Workshop of the World

stories of industry in & around Philadelphia

The extensive shad fisheries and smokehouses huddled along the mouth of Gunner's Run/Tumanaramingo Creek earned the neighborhood of "Fishtown" [in Philadelphia] its name. Fishtown families grew to dominate shad fishing all along the Delaware River. For more information on shad:

Pasted Graphic Fishtown and the Shad Fisheries, Rich Remer (Pennsylvania Legacies, Vol 2 No 2, Nov 2002). The best history written on this subject.

Pasted Graphic The Founding Fish, John McPhee (Farrar, Straus and Giroux, 2002).
This excellent book describes shad, their lifecycle, shad fishermen and the shad communities throughout North America, highly recommended. McPhee is a keen shad fisherman along the Delaware River and he weaves tales of days on the river, quotes from historical sources and even recipes for enjoying shad. Not limiting himself to the returning shad, McPhee also fishes during the autumn outmigration of the juveniles:

“On a 6X tippet, you lay the mosquito on the river and pull it along the surface where it cuts a miniature wake. Pow! Zap! The tenderest of shad are fighting for your mosquito. You hook, land, and pocket six or seven, and, as soon as you can, saute them in butter. You cook the whole four-inch fish—head on, scales on, fins intact. And that’s what you eat—innards and outards, head and tail, the whole baby shad, Sapadissima!”

Pasted Graphic 1 Natural Lives, Modern Times, Bruce Stutz (Crown, 1992).
Perhaps the best book published on the natural history of the Delaware River, from Cape May to the headwaters in New York state, highly recommended. Stutz includes stories of many other interesting animals along the Delaware River including snapping turtles, sturgeon and muskrat with a fondness for the characters who hunt them.

Gone Fishing! A History of Fishing in River, Bay and Sea, Susan Popkin & Roger Allen (Philadelphia Maritime Museum, 1987). An almanac full of wonderful quotes, anecdotes and illustrations (many in color) sure to engage even the youngest reader.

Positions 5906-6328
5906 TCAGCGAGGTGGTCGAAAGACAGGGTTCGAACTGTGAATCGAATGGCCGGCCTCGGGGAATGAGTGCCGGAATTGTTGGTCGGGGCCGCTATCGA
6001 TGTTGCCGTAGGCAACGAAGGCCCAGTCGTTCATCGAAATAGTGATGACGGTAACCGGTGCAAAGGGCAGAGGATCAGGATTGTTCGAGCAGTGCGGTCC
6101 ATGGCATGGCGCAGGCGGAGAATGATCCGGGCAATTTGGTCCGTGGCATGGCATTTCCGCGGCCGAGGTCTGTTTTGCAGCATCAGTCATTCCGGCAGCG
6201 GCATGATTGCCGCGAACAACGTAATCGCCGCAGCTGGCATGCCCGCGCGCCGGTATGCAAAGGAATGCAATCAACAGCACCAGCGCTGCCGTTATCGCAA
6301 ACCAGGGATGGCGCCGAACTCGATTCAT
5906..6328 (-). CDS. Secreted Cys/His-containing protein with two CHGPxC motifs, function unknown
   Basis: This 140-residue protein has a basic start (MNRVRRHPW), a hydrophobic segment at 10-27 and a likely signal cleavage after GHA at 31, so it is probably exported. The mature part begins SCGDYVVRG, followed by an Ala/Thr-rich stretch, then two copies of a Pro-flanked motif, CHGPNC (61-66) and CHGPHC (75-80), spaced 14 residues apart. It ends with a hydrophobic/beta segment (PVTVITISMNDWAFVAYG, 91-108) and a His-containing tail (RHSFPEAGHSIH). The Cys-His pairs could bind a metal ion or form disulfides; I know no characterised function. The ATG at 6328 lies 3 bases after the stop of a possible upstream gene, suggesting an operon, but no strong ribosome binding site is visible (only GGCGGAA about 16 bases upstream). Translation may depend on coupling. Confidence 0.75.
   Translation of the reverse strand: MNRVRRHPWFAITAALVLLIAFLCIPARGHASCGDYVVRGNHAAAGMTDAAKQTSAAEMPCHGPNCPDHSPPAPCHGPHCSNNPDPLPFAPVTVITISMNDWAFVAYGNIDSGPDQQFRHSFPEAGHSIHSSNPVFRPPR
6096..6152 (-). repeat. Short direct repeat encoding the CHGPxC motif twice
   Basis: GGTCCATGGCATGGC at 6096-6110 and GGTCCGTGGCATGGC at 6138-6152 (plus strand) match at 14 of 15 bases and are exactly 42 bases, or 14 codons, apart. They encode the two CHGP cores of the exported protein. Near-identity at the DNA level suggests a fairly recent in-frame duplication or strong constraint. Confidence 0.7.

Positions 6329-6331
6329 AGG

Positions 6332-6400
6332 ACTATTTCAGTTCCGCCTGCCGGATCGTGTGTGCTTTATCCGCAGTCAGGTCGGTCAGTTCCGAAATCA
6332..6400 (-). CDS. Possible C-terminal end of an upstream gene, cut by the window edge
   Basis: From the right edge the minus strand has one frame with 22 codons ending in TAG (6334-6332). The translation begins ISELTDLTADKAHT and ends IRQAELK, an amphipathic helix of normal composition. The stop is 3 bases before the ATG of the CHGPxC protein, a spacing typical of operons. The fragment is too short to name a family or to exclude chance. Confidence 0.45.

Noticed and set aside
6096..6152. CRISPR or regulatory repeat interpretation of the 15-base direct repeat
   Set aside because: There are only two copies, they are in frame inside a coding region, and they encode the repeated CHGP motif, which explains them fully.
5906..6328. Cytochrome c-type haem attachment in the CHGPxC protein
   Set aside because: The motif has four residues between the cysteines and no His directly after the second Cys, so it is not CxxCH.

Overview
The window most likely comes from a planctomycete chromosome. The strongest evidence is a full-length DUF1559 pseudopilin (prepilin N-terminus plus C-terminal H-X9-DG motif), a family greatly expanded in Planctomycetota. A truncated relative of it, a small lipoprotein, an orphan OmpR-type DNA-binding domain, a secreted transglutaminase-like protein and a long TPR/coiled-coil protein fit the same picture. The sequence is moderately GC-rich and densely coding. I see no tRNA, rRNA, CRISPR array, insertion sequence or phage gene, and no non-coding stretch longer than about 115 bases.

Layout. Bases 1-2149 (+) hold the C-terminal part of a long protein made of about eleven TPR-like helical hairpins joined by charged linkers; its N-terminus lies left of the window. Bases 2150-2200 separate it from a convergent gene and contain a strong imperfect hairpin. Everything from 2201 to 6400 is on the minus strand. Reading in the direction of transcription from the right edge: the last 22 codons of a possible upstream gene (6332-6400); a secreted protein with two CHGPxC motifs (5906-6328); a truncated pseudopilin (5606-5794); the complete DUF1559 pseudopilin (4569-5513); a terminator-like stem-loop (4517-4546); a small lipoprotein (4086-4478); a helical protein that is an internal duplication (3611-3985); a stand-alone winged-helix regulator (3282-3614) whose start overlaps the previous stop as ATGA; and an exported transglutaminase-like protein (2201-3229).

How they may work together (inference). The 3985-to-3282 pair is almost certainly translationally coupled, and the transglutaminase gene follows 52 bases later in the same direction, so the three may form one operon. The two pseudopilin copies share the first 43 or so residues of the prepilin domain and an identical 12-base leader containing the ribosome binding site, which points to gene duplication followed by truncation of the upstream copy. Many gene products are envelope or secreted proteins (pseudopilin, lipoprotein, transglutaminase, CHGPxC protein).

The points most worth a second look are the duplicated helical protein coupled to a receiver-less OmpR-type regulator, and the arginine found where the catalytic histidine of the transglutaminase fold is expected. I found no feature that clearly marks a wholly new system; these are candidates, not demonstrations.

Delaware River Shad Fishermen’s Association is a sportsmen’s / environmental organization dedicated to preserving and enhancing the American shad population in the Delaware River and its tributaries. There website shares a bounty of shad history, fish counts, legislative efforts and festivals.

American Shad Educator Resources, Pennsylvania Fish & Boat Commission.

Claim Your Waterway, Share Your Know-How, Art Michaels (Pennsylvania Angler & Boater, November-December 2003). Learn shad fishing from an expert local angler including techniques for trolling, deadsticking, downrigging and shore fishing.

Shad Journal contains a number of other fascinating articles on the thirty species of shad worldwide and the communities concerned with those shad:

An Interview with Fred Lewis—The Lewis Fishery, which turned 108 years old this spring, teaches us the lessons of history in managing shad populations, and the value of forging relationships between scientists and fishermen, by Richard Hinrichsen (Shad Journal, Vol. 1 No. 1, Nov. 1996). The Lewis shad fishery in Lambertville, NJ, continued to catch shad in 2007.

Oceanography of The Pacific Shad Invasion—Seth Green’s bold experiment, transporting shad via the transcontinental railroad to the U.S. West Coast in 1871, fostered one of earth’s great biological invasions, by Curtis Ebbesmeyer & Richard Hinrichsen (Shad Journal, Vol. 2 No. 1, Feb. 1997).

“Uppie Downie”—Commercial Shad Fishing on the Hudson, by John Harmon (Shad Journal, Vol 2. No. 3, Summer 1997).
Includes a description on using gill nets.

The Valley Forge Fish Story, by Joseph Lee Boyle. (Shad Journal, Vol. 4 No. 2, 1999).
Disputes the myth of shad saving the starving Continental soldiers during the spring of 1778.

American Shad Timeline along the Delaware River.

Alosa Sapadissima—“shad most savory.” Suggestions on how and where to enjoy a taste of shad near Philadelphia, PA.